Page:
The Week In Radio: No place like Rome as the emperor strikes back

When you're freezing cold, financially anxious, and face weeks of trudging through aisles of iPod socks and novelty candles, what you really need is comfort. Downton Abbey was superlative comfort telly, a great plum pudding of heart-warming clichés and stereotypes done to perfection. But radio has its comfort-listening too.

Radio 4 usually rustles up a spot of Dickens, and indeed there is a spoof A Christmas Carol lined up for Christmas Eve, but until then, what could be more welcome than I Claudius, Robert Graves's 1934 saga of the Roman emperors?

The first comforting thing for people of a certain age is that it reminds them of their youth, specifically the 1976 television version with Derek Jacobi doing a masterclass in stammering. Robin Brook's excellent version re-introduces Jacobi in the role of Augustus, Claudius's step-grandfather while Tom Goodman-Hill plays Claudius with slightly less of a stammer, which is probably just as well given it's radio. Harriet Walter's Livia is magnificently scheming and nothing like your traditional granny. The first episode, in which Claudius grows up alternately scorned or ignored, was proof that radio drama can be just as appealing as event TV, leaving you determined to make a date with Classic Serial for the next five weeks and possibly force your children to listen too.

This week's enjoyable Woman's Hour drama, Elizabeth Gaskell's Wives and Daughters, is also archetypal comfort fodder, stretched out over two weeks and promisingly set in Hollingford, "a small town where everyone knew everyone's business". The opening gives a clue to what we're in for. "In that town there was a house, in that house there was a room and in that room there was a bonnet." And in that bonnet, of course, there was a costume drama. This being radio, the costumes are all in the acting, but the story of Molly Gibson, motherless doctor's daughter taken up by the folk from the big house, follows a narrative arc so familiar we could probably recite in our sleep. Will Molly get to marry Roger? Gaskell died before finishing this, so Theresa Heskins got to make up her own ending, but my hunch is that it will end happily.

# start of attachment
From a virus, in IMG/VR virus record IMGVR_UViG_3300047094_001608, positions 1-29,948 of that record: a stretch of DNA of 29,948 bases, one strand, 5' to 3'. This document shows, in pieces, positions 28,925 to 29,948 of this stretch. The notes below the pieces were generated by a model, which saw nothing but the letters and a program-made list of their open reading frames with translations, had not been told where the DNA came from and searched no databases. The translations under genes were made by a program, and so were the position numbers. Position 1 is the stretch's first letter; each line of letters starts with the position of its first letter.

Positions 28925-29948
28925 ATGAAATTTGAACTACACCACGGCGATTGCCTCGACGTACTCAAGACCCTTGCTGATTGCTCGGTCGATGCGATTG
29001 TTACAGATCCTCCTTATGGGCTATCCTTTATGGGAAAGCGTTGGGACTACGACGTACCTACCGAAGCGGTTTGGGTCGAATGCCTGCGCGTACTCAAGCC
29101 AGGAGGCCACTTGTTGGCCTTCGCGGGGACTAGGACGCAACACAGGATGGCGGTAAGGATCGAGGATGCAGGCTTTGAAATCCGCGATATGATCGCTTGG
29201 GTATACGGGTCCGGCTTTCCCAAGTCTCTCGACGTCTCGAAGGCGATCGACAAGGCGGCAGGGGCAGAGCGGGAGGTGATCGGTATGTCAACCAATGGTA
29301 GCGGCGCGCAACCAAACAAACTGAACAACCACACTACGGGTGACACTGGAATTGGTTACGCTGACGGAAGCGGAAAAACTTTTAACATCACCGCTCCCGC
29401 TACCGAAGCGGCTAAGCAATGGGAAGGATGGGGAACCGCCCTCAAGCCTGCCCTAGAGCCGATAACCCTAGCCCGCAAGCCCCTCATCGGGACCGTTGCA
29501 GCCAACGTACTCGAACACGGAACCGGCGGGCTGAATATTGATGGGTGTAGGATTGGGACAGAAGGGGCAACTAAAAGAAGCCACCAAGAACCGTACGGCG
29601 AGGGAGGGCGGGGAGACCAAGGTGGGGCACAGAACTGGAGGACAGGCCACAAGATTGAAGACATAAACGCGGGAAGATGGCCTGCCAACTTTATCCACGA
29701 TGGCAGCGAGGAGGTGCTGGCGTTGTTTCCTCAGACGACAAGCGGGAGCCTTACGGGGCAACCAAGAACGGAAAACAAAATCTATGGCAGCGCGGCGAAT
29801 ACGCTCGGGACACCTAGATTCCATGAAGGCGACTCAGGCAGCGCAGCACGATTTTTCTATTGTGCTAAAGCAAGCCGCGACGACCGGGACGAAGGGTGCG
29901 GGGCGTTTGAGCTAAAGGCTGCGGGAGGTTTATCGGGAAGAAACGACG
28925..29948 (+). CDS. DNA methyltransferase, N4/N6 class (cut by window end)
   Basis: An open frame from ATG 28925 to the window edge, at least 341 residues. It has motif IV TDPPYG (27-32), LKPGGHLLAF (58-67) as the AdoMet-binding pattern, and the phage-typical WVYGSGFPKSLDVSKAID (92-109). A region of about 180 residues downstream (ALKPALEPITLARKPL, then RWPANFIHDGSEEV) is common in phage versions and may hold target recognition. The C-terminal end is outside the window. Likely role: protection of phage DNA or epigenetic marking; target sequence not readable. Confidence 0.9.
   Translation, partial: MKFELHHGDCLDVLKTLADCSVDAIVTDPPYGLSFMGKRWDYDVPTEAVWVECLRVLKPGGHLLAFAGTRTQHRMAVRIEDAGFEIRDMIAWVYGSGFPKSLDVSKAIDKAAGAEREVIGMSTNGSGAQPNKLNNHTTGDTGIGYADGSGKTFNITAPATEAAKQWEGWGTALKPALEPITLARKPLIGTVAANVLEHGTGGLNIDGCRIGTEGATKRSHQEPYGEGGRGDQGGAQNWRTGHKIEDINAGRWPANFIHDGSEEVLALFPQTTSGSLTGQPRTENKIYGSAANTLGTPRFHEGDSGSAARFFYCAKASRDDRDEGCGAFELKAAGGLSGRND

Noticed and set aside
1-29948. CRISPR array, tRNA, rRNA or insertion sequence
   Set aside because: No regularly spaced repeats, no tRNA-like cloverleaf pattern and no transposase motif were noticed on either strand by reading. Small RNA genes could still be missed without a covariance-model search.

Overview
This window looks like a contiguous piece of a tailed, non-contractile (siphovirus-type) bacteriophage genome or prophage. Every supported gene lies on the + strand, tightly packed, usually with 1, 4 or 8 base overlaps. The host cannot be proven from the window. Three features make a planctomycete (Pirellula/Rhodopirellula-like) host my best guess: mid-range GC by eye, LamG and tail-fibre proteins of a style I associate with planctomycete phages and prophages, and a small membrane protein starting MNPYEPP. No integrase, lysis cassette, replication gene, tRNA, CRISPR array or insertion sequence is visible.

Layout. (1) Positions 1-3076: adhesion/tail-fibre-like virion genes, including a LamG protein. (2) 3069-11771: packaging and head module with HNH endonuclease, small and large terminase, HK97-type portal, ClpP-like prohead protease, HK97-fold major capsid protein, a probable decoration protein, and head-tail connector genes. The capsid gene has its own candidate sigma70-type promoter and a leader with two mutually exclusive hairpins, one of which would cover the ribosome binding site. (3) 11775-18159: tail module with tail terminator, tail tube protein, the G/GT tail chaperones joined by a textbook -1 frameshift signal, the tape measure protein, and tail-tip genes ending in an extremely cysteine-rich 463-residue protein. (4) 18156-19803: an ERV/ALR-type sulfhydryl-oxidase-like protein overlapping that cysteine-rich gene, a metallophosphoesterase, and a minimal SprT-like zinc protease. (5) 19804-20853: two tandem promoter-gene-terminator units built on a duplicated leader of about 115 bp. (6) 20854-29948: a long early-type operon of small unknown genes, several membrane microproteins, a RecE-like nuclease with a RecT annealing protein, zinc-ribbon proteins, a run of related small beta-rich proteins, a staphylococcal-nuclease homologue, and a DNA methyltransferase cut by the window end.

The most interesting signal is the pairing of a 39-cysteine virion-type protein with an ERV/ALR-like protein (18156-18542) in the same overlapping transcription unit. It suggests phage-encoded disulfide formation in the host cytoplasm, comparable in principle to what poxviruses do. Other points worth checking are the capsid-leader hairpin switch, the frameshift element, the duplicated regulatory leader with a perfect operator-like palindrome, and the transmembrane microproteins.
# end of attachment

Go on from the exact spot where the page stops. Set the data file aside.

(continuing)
Should we feel guilty about this yearning for the rose-tinted? Is the historical soap opera just easy escapism? And does it matter if it is? I don't think so, especially given how much there is, in terms of drama alone, to offset it. There was a remarkably good From Fact to Fiction about last week's student march. Janice Okoh's Carnival performed a neat reversal in having single mother Lorraine, played by Clare Perkins, trying to persuade her daughter Nicole (Deeivya Meir) to join the march rather than stay in with her feckless boyfriend. Both the dialogue and the acting were so sharp, it felt like eavesdropping. More to Okoh's credit was the fact that it was plainly completed in 24 hours flat, presumably with an awful lot of black coffee.